Women should not undergo screening for ovarian cancer if they do not have signs or symptoms of the disease, as it does not improve survival but may expose women unnecessarily to surgical complications. This is the final guidance from the US Preventive Services Task Force (USPSTF), published online February 13 in JAMA.
In a grade D recommendation against the use of ovarian screening, the USPSTF says that current tests do not accurately identify whether a woman does or does not have ovarian cancer.
A false positive result may lead to a woman’s undergoing surgery to remove one or both ovaries without her having the disease.
The recommendation does not apply to women who are at high risk of developing ovarian cancer, such as those carrying BRCA gene mutations.
This final statement on ovarian cancer screening confirms a draft version of the guidelines released in July 2017, as reported by Medscape Medical News. The recommendation against routine screening also echoes recommendations of previous guidelines published in 2012 and 2004, all of which found that the potential harms of ovarian cancer screening outweighed the potential benefits.
The “evidence shows that current screening methods do not prevent women from dying of ovarian cancer, and that screening can lead to unnecessary surgery in women without cancer,” USPSTF member Michael J. Barry, MD, Massachusetts General Hospital, Boston, commented in a statement.
USPSTF member Michael J. Barry, MD, Massachusetts General Hospital, said in a release that the “evidence shows that current screening methods do not prevent women from dying of ovarian cancer and that screening can lead to unnecessary surgery in women without cancer.”
Coauthor Chien-Wen Tseng, MD, MPH, Hawaii Medical Service Association Endowed Chair in Health Services and Quality Research, who is also on the task force, called for research to find better screening methods to “help reduce the number of women who die from ovarian cancer.”
“Ovarian cancer is a devastating disease, and we do not have a good way to identify women with ovarian cancer early enough to treat it effectively,” she added.
Stephanie V. Blank, MD, professor of gynecologic oncology, Icahn School of Medicine at Mount Sinai, New York City, who was not involved in developing the recommendations, agreed that there is a lack of effective tests for the disease.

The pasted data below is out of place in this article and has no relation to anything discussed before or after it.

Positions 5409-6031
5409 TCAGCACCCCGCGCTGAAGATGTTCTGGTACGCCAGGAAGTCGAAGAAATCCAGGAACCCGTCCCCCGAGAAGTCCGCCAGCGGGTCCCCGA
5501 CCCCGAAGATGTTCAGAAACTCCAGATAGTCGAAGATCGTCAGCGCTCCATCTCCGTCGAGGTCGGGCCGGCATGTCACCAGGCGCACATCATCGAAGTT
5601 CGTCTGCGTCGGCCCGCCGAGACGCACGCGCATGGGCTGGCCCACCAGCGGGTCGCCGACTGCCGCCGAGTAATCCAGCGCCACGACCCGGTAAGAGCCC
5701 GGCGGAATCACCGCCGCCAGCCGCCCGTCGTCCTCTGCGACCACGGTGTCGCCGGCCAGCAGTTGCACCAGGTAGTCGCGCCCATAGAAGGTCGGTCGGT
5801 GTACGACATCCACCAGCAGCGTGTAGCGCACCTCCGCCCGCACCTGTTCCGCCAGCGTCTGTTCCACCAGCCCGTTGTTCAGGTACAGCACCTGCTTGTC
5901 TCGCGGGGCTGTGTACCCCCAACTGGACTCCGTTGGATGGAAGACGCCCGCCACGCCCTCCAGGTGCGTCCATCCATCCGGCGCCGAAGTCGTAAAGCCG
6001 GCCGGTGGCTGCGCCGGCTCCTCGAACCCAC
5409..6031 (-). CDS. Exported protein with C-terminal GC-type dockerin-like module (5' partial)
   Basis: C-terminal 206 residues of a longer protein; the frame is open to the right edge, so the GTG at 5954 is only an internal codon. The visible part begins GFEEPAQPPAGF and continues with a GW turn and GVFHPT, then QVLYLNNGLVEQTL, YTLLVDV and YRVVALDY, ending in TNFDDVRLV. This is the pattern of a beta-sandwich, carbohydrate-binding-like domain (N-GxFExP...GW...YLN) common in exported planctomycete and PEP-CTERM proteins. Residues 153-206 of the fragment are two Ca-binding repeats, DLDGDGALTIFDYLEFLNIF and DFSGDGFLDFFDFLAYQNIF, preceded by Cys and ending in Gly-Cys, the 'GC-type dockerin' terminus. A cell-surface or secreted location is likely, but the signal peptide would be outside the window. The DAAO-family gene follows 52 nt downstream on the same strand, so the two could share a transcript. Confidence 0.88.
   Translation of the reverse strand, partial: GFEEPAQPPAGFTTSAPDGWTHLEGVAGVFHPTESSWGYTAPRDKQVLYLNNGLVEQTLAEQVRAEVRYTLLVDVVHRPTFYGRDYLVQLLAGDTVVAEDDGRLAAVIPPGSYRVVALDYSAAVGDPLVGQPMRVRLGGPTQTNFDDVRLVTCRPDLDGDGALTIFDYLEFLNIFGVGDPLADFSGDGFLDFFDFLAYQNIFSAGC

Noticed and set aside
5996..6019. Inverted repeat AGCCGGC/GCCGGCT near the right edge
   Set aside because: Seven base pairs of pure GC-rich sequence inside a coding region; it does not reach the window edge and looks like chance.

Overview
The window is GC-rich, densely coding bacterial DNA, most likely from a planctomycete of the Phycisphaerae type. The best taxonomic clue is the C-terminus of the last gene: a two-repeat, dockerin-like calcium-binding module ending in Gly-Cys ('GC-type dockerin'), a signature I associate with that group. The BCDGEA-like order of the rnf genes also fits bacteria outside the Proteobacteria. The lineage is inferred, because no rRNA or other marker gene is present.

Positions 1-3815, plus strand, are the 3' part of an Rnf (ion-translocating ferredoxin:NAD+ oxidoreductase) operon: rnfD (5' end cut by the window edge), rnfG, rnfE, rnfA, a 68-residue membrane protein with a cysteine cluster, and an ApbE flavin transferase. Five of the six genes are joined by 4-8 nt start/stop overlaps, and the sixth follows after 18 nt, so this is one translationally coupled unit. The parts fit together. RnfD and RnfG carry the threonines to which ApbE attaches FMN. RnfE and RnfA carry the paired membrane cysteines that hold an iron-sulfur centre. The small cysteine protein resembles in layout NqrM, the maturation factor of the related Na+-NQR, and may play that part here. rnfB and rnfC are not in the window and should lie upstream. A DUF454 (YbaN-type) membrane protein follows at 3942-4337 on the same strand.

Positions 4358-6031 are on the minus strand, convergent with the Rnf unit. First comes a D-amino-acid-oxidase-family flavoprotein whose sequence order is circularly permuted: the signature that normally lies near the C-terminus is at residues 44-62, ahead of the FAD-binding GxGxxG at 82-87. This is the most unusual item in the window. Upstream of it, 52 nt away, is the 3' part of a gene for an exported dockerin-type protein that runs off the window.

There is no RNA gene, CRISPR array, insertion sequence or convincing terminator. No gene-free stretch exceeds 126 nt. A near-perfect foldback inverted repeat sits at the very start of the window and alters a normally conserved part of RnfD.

“In the general population, ovarian cancer is a relatively rare disease, and the specificity of our current tests is not acceptable,” she said in a statement. “False positives in ovarian cancer screening can result in unindicated surgeries.
However, in a related editorial in JAMA Internal Medicine, Steven A. Narod, MD, Women’s College Research Institute, Women’s College Hospital, Toronto, Canada, argues that “we should not give up entirely on ovarian cancer screening.”
He points to recent research showing that the majority of high-grade serous ovarian cancers originate in the fallopian tube and that striving to identify cancers in stages I and II is based on the false assumption that the cancer stage is the main predictor of survival.
Narod concludes: “Screening for ovarian cancer is not ready for prime time, but there are reasons why we should continue the quest.”
In an JAMA editorial, Karen H. Lu, MD, Department of Gynecologic Oncology, University of Texas MD Anderson Cancer Center, Houston, echoes the call for more effective screening strategies, but also urges the development of complementary prevention programs.
She writes: “Broadening the strategy to include accurate risk models and genetic testing, novel prevention options, and effective early detection may help reduce the incidence and high mortality associated with ovarian cancer.”
In an editorial in JAMA Oncology, Charles W. Drescher, MD, and Garnet L. Anderson, PhD, Public Health Sciences Division, Fred Hutchinson Cancer Research Center, Seattle, Washington, write that the incremental improvement of screening performance could result in meaningful benefits not yet seen in the trial data.
“Better risk-prediction tools could lead to more targeted screening and a higher likelihood of an overall benefit, even with current screening modalities,” they write. “Additional biomarkers, particularly those that are not dependent on tumor burden, may provide better screening performance and potentially at an earlier, more treatable stage.
“Imaging technology that can reliably detect tumors as small as a few millimeters in size and localized to the fallopian tubes would also likely contribute,” they add.
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